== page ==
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School of Business | Department of Information and Service Economy | Logistics | 2014
Thesis number: 13489
Using Theory of Constraints to increase control in a complex manufacturing environment - Case CandyCo: Make-to-stock production with a broad product offering and hundreds of components
Author: Nieminen, Jorma
Title: Using Theory of Constraints to increase control in a complex manufacturing environment - Case CandyCo: Make-to-stock production with a broad product offering and hundreds of components
Year: 2014  Language: eng
Department: Department of Information and Service Economy
Academic subject: Logistics
Index terms: logistiikka; logistics; teollisuus; industry; investoinnit; investment; suunnittelu; planning
Pages: 62
Full text:
» hse_ethesis_13489.pdf pdf  size:2 MB (1473993)
Key terms: Theory of constraints; TOC; Goldratt; bottleneck; complexity; control; throughput
The objectives of this Thesis are to describe the complex manufacturing setup faced by a case company, CandyCo, and to develop suggestions for the case company to increase control and throughput in the factory. CandyCo operates in the confectionery industry and offers several types of products. The motivation for the study for the company's part is to analyze and improve its mixed-component candy bag production. Mixed-component bags are products which contain various types of components, i.e. candies, as opposed to just one type. The production process is analyzed using the Theory of constraints (TOC) -framework. The bottleneck in the production process has been defined as being in the mixing-packaging phase. The Thesis adds to the existing pool of studies on complexity as well as to the pool of case studies using TOC to improve performance. The methods used in this Thesis could be applied by companies facing similar challenges in similar industries, e.g. the snack food industry.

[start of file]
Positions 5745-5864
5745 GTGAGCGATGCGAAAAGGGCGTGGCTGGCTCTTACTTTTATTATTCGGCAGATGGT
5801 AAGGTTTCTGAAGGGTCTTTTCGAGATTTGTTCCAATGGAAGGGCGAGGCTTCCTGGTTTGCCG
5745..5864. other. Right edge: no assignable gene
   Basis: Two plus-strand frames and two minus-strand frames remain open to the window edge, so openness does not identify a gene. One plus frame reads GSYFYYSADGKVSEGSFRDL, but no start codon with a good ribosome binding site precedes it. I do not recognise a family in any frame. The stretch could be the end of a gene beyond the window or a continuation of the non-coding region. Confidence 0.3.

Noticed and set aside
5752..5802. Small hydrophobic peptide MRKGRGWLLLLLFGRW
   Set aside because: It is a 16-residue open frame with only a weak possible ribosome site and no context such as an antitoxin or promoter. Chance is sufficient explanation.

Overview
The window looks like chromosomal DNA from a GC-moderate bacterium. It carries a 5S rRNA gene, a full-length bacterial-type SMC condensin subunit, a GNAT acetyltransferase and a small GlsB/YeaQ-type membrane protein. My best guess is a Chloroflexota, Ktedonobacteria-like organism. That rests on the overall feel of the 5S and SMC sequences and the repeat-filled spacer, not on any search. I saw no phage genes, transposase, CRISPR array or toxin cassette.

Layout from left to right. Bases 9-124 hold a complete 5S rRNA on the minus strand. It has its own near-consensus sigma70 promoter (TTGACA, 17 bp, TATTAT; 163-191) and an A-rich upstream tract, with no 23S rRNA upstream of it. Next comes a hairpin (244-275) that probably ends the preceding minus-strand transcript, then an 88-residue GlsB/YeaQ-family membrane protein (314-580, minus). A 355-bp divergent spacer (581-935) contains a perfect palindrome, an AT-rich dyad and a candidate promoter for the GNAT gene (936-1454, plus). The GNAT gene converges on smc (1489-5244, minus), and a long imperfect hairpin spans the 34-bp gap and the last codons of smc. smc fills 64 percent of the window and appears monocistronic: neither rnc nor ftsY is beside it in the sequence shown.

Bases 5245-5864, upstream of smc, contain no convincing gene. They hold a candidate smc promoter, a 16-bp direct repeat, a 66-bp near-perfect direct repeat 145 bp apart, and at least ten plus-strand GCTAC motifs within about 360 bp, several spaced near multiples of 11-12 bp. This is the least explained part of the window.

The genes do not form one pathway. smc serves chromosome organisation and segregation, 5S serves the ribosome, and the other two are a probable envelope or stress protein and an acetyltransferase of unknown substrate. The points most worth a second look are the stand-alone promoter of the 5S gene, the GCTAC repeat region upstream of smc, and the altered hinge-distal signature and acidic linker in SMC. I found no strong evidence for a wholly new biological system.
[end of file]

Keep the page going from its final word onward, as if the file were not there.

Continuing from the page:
The production process at CandyCo was modeled using the flowchart method. The throughput of the bottleneck resource was analyzed based on the data provided by the case company using Microsoft Excel. The two key analysis techniques were based on TOC: offloading and idle time analysis. The Thesis examines, if offloading possibilities for the bottleneck resource exist and also if the bottleneck resource is ever idle. To determine the root causes for idle time, root cause analysis alongside the five-why method were used. A small simulation model was also built to illustrate the effects of reducing idle time in the bottleneck on throughput and inventory. Finally, the company was involved in generating and assessing improvement ideas for the factory based on initial suggestions.

The analysis revealed that there were offloading possibilities in the bottleneck: around 14% of the end products, i.e. candy bags, handled by the bottleneck were single-component products. This means that the mixing resource of the bottleneck was used to handle components that do not require mixing. The idle time analysis revealed that the bottleneck was idle 52% of the time. 22% of the year was spent on waiting time, of which most consistent of either personnel or component shortages. Together with CandyCo's staff, ideas were generated to reduce component and personnel shortages.

The theoretical result of the Thesis is that the underlying principles of TOC remain sound and applicable in the modern manufacturing environment. The managerial implication is that using TOC-techniques, factory throughput can be increased using small investments and changes in the way things are done instead of resorting to heavy investments in machinery.
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